Your results are predictable.

Most organizations strive to be the best they can be, delivering the highest results for their stakeholders. Statistics show that most under achieve against goals. Companies either under realize the forecasted potential documented in their strategic plan (most achieve only 2/3 of the potential inherent in their strategy) or they don’t realize the intended return on a specific initiative–in fact, only one in four generates value. How could that be?

The truth is, every organization is perfectly designed to achieve the results it gets. In other words, under performance is usually attributed to the business model we use, and can be accounted for by one or more of these things:

  1. Defining the relevant marketplace. Most of us would say Blockbuster underachieved their goals. They went bankrupt. They failed to stay in touch with the changing needs of the marketplace as new business models and technologies emerged, making it easier and cheaper to rent movies. A great performing organization is continually in touch with the marketplace, and rather than following the “if we build it they will come” philosophy, asking “what problem can we help them solve?” Know your target customer and how their needs are changing, and what other business models may be in your blind spot, because they are coming from outside your core industry or are still too small to matter (you think).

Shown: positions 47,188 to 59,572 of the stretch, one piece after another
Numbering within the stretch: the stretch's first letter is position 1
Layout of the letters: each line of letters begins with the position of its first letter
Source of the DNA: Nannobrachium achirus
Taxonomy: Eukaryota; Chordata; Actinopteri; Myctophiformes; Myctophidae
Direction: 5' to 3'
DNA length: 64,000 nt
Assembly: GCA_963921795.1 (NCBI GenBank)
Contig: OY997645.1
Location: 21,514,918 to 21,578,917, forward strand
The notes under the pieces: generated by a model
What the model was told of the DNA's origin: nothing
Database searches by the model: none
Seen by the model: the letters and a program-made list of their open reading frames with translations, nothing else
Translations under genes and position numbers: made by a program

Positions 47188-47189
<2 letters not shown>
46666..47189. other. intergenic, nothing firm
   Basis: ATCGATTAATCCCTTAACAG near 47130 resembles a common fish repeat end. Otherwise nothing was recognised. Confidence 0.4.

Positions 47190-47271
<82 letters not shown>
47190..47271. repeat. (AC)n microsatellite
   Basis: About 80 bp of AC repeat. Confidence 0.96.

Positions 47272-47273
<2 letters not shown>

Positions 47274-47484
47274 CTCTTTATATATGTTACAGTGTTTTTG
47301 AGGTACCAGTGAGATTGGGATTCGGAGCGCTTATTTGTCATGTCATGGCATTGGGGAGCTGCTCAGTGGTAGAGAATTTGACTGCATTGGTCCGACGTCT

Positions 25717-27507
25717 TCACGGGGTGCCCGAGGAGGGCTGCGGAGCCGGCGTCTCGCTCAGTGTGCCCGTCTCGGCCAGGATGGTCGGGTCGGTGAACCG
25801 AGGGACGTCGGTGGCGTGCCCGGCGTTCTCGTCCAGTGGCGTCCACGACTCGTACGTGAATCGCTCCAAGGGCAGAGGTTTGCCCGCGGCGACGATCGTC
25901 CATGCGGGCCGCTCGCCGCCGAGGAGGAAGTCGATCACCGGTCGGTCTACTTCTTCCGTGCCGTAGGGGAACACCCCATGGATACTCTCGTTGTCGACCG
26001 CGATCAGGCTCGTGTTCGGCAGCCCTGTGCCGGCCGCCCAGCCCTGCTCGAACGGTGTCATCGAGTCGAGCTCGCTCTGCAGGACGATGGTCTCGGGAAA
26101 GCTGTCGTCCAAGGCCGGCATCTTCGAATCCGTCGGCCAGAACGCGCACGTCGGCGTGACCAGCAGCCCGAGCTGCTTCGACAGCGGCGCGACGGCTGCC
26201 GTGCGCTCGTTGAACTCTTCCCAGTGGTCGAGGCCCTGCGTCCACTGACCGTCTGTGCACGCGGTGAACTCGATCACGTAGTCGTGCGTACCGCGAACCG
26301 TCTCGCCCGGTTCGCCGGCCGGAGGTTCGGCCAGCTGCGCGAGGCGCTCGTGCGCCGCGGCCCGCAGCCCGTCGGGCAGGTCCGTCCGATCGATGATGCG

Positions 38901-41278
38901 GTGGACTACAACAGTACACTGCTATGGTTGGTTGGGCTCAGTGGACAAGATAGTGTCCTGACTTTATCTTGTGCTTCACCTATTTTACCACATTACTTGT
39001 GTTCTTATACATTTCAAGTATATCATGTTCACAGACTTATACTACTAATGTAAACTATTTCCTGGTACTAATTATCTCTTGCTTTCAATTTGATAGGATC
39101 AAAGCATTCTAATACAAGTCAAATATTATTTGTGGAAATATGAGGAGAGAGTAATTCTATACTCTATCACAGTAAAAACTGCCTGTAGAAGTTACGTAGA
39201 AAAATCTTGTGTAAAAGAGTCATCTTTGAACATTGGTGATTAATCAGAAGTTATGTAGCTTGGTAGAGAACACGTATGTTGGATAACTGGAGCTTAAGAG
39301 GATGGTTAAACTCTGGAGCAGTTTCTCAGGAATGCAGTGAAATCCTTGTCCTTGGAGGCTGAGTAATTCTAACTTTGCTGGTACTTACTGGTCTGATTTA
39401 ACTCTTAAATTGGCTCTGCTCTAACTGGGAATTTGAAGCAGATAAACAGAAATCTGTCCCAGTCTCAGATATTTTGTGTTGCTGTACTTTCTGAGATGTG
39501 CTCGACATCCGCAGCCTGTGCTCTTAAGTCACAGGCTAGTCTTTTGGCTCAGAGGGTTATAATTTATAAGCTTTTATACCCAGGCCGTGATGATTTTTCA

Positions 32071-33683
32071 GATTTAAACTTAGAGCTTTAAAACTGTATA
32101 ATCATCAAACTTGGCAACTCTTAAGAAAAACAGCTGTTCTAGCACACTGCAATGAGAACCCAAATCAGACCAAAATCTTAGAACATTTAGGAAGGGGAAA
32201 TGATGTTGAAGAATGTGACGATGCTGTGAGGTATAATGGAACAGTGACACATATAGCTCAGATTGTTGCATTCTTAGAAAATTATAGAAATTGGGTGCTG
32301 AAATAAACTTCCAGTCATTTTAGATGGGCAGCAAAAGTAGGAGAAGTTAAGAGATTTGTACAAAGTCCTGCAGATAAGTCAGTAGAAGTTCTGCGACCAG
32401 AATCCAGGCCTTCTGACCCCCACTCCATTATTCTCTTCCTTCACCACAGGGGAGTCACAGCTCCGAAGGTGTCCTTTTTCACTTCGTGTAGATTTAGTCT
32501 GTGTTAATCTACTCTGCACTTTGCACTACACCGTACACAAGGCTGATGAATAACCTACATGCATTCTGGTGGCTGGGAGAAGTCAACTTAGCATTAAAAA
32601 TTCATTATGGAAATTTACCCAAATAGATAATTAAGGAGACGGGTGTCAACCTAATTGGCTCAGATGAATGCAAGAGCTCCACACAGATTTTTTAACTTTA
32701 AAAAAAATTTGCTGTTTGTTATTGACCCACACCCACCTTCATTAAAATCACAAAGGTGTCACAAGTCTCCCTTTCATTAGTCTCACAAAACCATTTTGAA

2. Crafting a purposeful culture. This may be the element that most companies spend the least time on and yet has the most power to impact results. People live up to your expectations. If they are a cog in a wheel, they will underachieve. If they know you are counting on them to be a creative contributor they are more likely to be. A purposeful culture means defining specific values you endorse and role model, clarifying the expected behavior and not tolerating anti-culture behavior from any employee, even your brother-in-law, and integrating those values into your hiring, on-boarding, recognition, and reward policies.
  3. Have a clear strategic focus. Most companies either don’t have one or it is a well kept secret. Many confuse budgeting or a list of objectives with strategy. A clear strategy is an integrating, externally oriented vision that keeps everyone on the same page, working on the right things, the right way. Apple’s is cool technology, Walgreens is convenience. Strategies are long lived and therefore can even be implemented in waves to allow load leveling of resources. It doesn’t mean you know what new cool technology you will invent in three years–it just means you know you will run the organization in a manner that you know you will.
  4. The first three put the decisions in place–strategic execution is where you implement them. A great leader makes it clear who their target is, what their culture expects and what vision is driving them. They also have the ability to inspire, motivate, track and oversee projects necessary to achieve results while holding specific people accountable.

All four of these leadership areas need to be in place and working harmoniously for us to successfully achieve results. If not, underachievement is fairly predictable, regardless of the state of the economy. If you want to be a high performance company, become a strategic leader.

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